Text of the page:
Miscarriage terminology explained

Medical terms can be confusing. We have explained some of the more common medical terms here. Some of these may seem insensitive or cold, but try to remember that these are just medical terms.

Tests and treatments

Cervical stitch

A cervical stitch can be used to support a weakened cervix and reduce the risk of giving birth prematurely. The stitch works by keeping the cervix closed. This is usually done after 12 weeks of pregnancy and is taken out around 37 weeks.

Early Pregnancy Unit (EPU)

An Early Pregnancy Unit is where you will be referred if you have any concerns during early pregnancy.

Expectant management

Expectant management is 1 of 3 treatments options if you have a missed miscarriage or incomplete miscarriage. It means waiting for the miscarriage to happen by itself, naturally.

Medical management

Medical management is 1 of 3 treatments options if you have a missed miscarriage or incomplete miscarriage. It means taking medicine to help the pregnancy pass.

Surgical management

Surgical management is 1 of 3 treatments options if you have a missed miscarriage or incomplete miscarriage. It means having surgery to remove the pregnancy.


A pessary is a small block that is inserted into the vagina to treat infection or as a contraceptive.


Placebos are drugs or procedures that have no medical effect but can be used as a control when testing new drugs or treatments. This allows scientists to see if simply thinking that you are taking medication can make you feel better. This is known as the placebo effect. If a drug really works, it should be more effective than taking a placebo.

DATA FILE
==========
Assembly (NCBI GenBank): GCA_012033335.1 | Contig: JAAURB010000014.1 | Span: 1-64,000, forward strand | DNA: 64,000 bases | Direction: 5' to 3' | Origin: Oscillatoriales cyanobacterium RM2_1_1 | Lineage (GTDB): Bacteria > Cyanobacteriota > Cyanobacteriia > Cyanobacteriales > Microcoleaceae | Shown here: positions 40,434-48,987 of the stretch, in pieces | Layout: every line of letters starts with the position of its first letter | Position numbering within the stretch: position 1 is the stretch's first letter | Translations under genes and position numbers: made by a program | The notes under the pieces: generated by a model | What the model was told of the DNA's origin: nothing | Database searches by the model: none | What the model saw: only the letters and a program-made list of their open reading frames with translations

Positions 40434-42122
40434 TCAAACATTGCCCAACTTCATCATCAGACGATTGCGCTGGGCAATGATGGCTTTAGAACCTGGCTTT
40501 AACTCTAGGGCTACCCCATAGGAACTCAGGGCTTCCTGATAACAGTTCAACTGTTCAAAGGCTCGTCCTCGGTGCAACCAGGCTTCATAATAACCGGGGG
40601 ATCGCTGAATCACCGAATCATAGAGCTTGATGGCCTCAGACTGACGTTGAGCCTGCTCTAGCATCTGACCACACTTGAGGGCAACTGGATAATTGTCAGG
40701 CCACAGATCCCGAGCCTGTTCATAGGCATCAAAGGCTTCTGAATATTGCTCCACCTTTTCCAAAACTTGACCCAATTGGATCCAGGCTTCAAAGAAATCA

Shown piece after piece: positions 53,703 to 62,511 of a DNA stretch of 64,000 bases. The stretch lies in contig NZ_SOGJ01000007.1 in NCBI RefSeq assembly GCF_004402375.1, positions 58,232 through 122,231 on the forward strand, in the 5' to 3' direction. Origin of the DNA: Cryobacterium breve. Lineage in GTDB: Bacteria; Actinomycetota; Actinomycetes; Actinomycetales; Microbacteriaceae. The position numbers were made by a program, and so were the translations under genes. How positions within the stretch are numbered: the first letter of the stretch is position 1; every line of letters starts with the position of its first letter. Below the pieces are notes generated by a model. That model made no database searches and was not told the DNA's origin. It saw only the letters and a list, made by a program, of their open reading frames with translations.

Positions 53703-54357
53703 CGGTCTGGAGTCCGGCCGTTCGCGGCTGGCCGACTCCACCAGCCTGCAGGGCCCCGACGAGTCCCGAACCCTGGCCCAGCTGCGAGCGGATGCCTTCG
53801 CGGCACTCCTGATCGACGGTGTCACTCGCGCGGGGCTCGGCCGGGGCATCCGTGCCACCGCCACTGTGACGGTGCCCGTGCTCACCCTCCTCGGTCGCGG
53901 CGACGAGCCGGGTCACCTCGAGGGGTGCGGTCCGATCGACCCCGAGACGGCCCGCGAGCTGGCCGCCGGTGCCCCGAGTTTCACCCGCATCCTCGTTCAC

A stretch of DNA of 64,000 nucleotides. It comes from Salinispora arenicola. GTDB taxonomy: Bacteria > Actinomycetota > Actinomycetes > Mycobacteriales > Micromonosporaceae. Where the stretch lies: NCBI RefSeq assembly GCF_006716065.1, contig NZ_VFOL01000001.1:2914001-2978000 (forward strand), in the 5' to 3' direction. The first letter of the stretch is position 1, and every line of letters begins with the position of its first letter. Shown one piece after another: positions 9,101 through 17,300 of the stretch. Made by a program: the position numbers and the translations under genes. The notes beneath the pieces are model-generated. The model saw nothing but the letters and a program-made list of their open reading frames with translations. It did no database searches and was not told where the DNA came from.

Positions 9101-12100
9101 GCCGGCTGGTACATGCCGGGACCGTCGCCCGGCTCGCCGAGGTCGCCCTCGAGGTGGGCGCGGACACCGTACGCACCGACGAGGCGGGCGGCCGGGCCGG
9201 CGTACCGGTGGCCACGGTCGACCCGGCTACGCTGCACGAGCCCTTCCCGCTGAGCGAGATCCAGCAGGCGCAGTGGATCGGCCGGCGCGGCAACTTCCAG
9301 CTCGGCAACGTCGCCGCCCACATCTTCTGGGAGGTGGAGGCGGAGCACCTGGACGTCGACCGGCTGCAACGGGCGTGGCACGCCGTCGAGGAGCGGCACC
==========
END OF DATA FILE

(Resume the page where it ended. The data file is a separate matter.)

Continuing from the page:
Pregnancy tissue

This is the medical term that professionals use to refer to your baby when they have died. You might think this is insensitive and it can be hard to hear, but professionals use this term when they are talking about medical procedures.

Recurrent Miscarriage Clinic (RMC)

Your GP will refer you to a Recurrent Miscarriage Clinic if you have experienced recurrent miscarriages.

We have a Miscarriage Support Tool that you can use to get personalised support and find out your chance of a successful next pregnancy.

Ultrasound scan (or sonogram)

An ultrasound scan (or sonogram) can be used to monitor a baby, make a diagnosis or help a surgeon during an operation. High-frequency sound waves create an image of the inside of your body, for example the womb. An external ultrasound uses an instrument (probe) which moves over the outside of your body to detect the sound waves. An internal ultrasound is when the probe is placed inside your body, for example the vagina, which is known as a transvaginal scan (TVS).

Other useful terms


Antibodies are produced by your immune system to fight disease and infections. They attach themselves to bacteria or viruses to weaken or destroy it.

Antiphospholipid syndrome (also known as Hughes syndrome, sticky bloody syndrome or APS)